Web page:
People who equate truth with fact are missing the point.

Happier and Healthier: The Beginning

I have that feeling tonight, the one where it seems that gravity has doubled. The urge to curl up in my nest on the couch and stare at the TV until I fall asleep is almost irresistible.

So I’m here, resisting it. I’m tired of watching the days slide past me, empty of accomplishment . . . → Read More: Happier and Healthier: The Beginning

Duster

On a summer day in 1935, a few weeks before she turned 13, my grandma Margery was in the yard of her family’s southwestern Kansas home, pulling laundry off the line. She dropped the clothes and underwear, sheets and towels, gray with dust and baked dry in the┬ávillainous┬ásun, into the basket at her feet, . . . → Read More: Duster

Body Memory

I’ve been sick for five days (I think? It could have been four. Or six.). Fever, coughing, stuffy head, gastrointestinal ickiness, the whole unlovely, unpleasant drill.

My mind doesn’t understand the difference between staying in bed all day because of a virus, and staying in bed all day because of depression. If I stay . . . → Read More: Body Memory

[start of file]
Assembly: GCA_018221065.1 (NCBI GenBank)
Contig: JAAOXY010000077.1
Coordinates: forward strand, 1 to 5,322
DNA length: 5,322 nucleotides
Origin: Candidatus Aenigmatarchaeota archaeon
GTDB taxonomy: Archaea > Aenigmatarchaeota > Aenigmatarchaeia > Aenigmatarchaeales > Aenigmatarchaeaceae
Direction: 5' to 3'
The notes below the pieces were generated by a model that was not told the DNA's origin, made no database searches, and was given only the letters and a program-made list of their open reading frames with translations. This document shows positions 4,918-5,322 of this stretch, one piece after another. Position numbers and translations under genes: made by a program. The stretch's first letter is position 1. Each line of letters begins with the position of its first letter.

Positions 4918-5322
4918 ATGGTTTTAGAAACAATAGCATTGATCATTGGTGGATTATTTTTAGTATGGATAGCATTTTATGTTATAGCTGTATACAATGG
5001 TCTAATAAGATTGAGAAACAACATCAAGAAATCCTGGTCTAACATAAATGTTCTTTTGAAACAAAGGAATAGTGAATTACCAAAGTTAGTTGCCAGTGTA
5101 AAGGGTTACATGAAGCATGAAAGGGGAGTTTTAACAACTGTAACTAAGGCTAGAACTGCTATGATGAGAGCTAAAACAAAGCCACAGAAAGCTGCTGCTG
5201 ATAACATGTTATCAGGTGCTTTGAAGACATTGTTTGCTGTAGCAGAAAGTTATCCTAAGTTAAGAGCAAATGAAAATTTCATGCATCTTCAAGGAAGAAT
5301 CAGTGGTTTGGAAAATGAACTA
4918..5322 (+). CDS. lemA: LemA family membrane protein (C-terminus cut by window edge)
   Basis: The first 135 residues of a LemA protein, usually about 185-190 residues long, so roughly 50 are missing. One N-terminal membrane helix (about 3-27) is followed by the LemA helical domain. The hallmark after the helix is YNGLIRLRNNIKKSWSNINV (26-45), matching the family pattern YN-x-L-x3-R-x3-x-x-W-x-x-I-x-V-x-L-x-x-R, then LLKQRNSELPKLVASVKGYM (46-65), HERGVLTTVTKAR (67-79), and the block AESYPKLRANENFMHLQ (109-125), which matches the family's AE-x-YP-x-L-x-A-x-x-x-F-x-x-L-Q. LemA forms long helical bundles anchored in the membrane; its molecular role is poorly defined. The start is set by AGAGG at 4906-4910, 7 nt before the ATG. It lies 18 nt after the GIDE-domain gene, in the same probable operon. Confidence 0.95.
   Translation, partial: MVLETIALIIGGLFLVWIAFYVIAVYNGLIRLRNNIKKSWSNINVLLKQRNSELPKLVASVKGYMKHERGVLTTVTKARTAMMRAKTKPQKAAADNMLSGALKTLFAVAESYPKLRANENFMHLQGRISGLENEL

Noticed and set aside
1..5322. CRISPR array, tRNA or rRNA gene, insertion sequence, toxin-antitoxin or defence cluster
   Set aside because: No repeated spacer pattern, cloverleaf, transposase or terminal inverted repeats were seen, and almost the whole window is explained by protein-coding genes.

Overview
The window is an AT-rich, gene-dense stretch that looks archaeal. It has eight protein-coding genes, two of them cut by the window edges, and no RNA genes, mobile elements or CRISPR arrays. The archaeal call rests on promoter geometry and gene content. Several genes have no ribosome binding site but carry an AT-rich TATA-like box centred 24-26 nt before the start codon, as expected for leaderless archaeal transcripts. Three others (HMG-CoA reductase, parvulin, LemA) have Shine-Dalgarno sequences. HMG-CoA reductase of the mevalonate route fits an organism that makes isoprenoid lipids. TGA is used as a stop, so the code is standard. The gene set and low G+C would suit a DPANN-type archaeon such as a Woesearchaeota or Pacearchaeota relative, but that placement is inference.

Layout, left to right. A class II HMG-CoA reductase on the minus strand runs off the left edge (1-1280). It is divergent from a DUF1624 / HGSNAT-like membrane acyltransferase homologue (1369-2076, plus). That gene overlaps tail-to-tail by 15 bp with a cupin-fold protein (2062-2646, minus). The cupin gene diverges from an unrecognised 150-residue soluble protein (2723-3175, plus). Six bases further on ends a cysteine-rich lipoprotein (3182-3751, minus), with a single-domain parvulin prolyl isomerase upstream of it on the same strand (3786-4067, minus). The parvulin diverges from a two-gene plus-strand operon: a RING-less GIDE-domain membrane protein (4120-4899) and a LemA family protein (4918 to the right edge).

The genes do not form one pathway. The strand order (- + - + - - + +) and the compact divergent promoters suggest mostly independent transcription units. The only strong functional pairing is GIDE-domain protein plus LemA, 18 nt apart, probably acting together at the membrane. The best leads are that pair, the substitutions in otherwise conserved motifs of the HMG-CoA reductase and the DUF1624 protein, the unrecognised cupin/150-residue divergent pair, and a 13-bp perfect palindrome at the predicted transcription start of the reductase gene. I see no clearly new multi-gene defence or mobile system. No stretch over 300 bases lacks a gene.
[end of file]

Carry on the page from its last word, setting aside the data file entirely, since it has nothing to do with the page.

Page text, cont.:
Dead On Purpose

On Saturday, October 27, 1979, I knew a few things: my little sister’s blonde pony tails were prettier than my brown ones; my favorite TV show, Little House on the Prairie, came on every Monday evening at 7:00; my third grade teacher’s breath smelled like tuna fish; and bad things didn’t happen in my . . . → Read More: Dead On Purpose

Driftwood

Depression is rage spread thin. ~George Santayana

I hate everyone and everything. Even the coffee I brought with me to my desk is all wrong. I hate flavored coffee, and I hate the person who used up all the regular coffee and didn’t go buy more.

I hate that the person who did that . . . → Read More: Driftwood

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